Malwina Chabocka – Art & Design
Malwina Chabocka – Art & Design
Still from Walerian Borowczyk's Les Astronautes (1959)
Still from Walerian Borowczyk’s Les Astronautes (1959)

Last Friday I went to the Kinoteka Closing Night Gala at the Union Chapel to see one of my favourite nu-jazz duos, Skalpel, who were reinterpreting the music of Witold Lutosławski and Andrzej Panufnik, two major names in Polish contemporary classical music. The concert was magical, and the venue’s unique character only enhanced the beauty of the music. But Skalpel’s performance was merely an introduction to the main event, which was a screening of two films by Brothers Quay: the UK première of Kwartet Smyczkovy and In Absentia. The former was accompanied by Arditti Quartet, while In Absentia was created in response to the music of Karlheinz Stockhausen, one of pioneers of the twentieth-century musical avant-garde. The animation was based on the film-makers’ response to a 21 minute long fragment adapted from the composer’s electronic music for Freitag aus Licht, which Stockhausen called Zwei Paare (Two Couples). Coincidentally, the narrative Brothers Quay devised for their film, inspired by a collection of artworks and artefacts created by the inhabitants of mental institutions, resonated with the composer to the point of making him cry at the film’s première. The main character in In Absentia is based on Emma Hauck, a deranged woman who wrote letters to her husband, in which she scribbled over the original text again and again until it became indecipherable. At the same time, Stockhausen’s mother was imprisoned in a Nazi asylum, where she died.

Still from The Brothers Quay's In Absentia (2000)
Still from The Brothers Quay’s In Absentia (2000)

Brothers Quay have gained the cult status among stop-motion animators, even though their work is not exactly accessible. Most of it lacks a definite narrative, and the quirky, partially disassembled puppets they use, together with an atmosphere of nightmarish hallucinations, are likely to take the audience on an unsettling journey.

Stockhausen’s music isn’t easy either. This acclaimed and controversial champion of electronic music, aleatory (controlled chance) in serial composition, and musical spatialization, is not likely to please inexperienced ears. Even Stravinsky thought of him as challenging: “I find the alternation of note-clumps and silences of which it consists more monotonous than the foursquares of the dullest eighteenth-century music.”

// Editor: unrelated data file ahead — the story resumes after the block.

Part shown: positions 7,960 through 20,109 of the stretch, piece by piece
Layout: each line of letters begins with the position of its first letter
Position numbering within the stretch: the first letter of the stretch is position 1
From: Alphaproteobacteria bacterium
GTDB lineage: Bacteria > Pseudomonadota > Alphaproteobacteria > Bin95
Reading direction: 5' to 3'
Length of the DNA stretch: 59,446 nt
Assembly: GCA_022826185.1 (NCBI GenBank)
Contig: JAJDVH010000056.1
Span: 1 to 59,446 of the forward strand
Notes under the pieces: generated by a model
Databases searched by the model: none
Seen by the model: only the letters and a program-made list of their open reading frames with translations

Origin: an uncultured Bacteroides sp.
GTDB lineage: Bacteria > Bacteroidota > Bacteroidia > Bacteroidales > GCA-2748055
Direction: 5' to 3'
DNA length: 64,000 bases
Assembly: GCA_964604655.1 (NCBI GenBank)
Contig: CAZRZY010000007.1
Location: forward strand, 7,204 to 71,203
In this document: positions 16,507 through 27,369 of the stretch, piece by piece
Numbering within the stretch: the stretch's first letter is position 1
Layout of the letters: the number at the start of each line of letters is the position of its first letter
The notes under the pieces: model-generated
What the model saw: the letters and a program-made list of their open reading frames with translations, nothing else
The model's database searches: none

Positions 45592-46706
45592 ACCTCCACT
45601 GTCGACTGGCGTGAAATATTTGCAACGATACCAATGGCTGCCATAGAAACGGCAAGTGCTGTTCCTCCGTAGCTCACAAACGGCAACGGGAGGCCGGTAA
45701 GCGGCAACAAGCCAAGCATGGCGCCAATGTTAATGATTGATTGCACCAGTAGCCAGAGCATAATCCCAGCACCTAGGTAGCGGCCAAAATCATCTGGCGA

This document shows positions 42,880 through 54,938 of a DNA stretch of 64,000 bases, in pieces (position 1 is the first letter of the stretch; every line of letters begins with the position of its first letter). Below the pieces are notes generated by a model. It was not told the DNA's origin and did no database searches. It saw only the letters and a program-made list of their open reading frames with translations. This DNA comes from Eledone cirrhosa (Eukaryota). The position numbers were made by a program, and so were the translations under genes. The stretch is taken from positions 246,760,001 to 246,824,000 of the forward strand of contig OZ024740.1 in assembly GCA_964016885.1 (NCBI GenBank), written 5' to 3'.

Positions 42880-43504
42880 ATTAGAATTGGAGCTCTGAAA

The result of the artists’ collaboration with the composer is a piece of work which on one hand offers beautiful images of exquisite misty landscapes, and on the other – requires the viewer to invest their energy into processing and synthesising the numerous abstract elements of the film and its score. And this is what I like about it. These days, when we are surrounded by direct, non-ambiguous visual messages, and when Google search engines finish our thoughts the moment we start typing words in the browser, an invitation to make an intellectual effort is a welcome change. Especially when we know that we’re not dealing with a piece of cheap, conceptual art, whose author doesn’t really know what he’s communicating either but with the work of brave imagination and intellect.

Still from The Brothers Quay's In Absentia (2000)
Still from The Brothers Quay’s In Absentia (2000)

In an interview for Offscreen, Brothers Quay talk about the process of creating In Absentia and the challenge of matching the grandeur of Stockhausen’s music and expressing its character through appropriate lighting. They felt the music was “saturated in electricity,” so they decided to shoot the film with natural sunlight, “coming from the window in our studio, then utilizing mirrors and reflecting panels to sculpt the light according to the exigency of each scene. (…) Additionally we simulated the lighting phenomenon of the so-called ‘heat lamp,’ which was in frequent use in many regions, to represent the mental landscape of the suffering protagonist.”

Brothers Quay are known to have been influenced by the champions of Polish avant-garde animation, notably Walerian Borowczyk and Jan Lenica. These two and several other animators have created a high number of similarly challenging and fascinating films in collaboration with experimental composers. All of those names are certainly worth bringing up here.

Walerian Borowczyk, once described by film critics as a “genius who also happened to be a pornographer,” was an extremely versatile artist and film-maker, who would not only script, direct, and design, but sometimes shoot his films. Derek Malcolm from the Guardian said: “Borowczyk’s art, which often looks like a carefully animated painting, and has the pessimistic urge one associates with Franz Kafka, is invariably about sex, love and death.” He often collaborated with Bernard Parmegiani, French composer with background in mime. One of the founding fathers of musique concrète, Parmegiani produced soundtracks for numerous film directors including Jacques Baratier, Peter Kassovitz and emigrés such as Borowczyk, Jan Lenica, Piotr Kamler, and Peter Foldes. Borowczyk’s association with Parmegiani began in 1964 with Les Jeux des Anges, which included some elements from the composer’s first major work for violin and tape, Violostries (1962). They later created Le dictionnaire de Joachim and the full feature film, Docteur Jekyll et les femmes (1981). For this, Parmegiani reworked passages from his 1972 composition, Pour en finir avec le pouvoir d’Orphée.